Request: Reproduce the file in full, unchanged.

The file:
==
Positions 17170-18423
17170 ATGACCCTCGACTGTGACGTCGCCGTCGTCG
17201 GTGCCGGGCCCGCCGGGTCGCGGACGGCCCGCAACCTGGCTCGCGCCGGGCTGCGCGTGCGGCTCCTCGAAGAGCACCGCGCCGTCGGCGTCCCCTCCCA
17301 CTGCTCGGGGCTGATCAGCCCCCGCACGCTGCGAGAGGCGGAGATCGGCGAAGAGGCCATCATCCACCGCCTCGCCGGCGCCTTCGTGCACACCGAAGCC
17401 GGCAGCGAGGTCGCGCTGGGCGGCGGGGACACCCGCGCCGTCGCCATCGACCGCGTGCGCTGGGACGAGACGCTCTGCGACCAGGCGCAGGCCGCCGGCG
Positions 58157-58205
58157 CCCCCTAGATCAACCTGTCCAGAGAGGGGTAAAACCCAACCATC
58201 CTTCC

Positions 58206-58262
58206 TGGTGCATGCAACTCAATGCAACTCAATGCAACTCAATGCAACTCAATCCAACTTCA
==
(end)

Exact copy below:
Positions 17170-18423
17170 ATGACCCTCGACTGTGACGTCGCCGTCGTCG
17201 GTGCCGGGCCCGCCGGGTCGCGGACGGCCCGCAACCTGGCTCGCGCCGGGCTGCGCGTGCGGCTCCTCGAAGAGCACCGCGCCGTCGGCGTCCCCTCCCA
17301 CTGCTCGGGGCTGATCAGCCCCCGCACGCTGCGAGAGGCGGAGATCGGCGAAGAGGCCATCATCCACCGCCTCGCCGGCGCCTTCGTGCACACCGAAGCC
17401 GGCAGCGAGGTCGCGCTGGGCGGCGGGGACACCCGCGCCGTCGCCATCGACCGCGTGCGCTGGGACGAGACGCTCTGCGACCAGGCGCAGGCCGCCGGCG
Positions 58157-58205
58157 CCCCCTAGATCAACCTGTCCAGAGAGGGGTAAAACCCAACCATC
58201 CTTCC

Positions 58206-58262
58206 TGGTGCATGCAACTCAATGCAACTCAATGCAACTCAATGCAACTCAATCCAACTTCA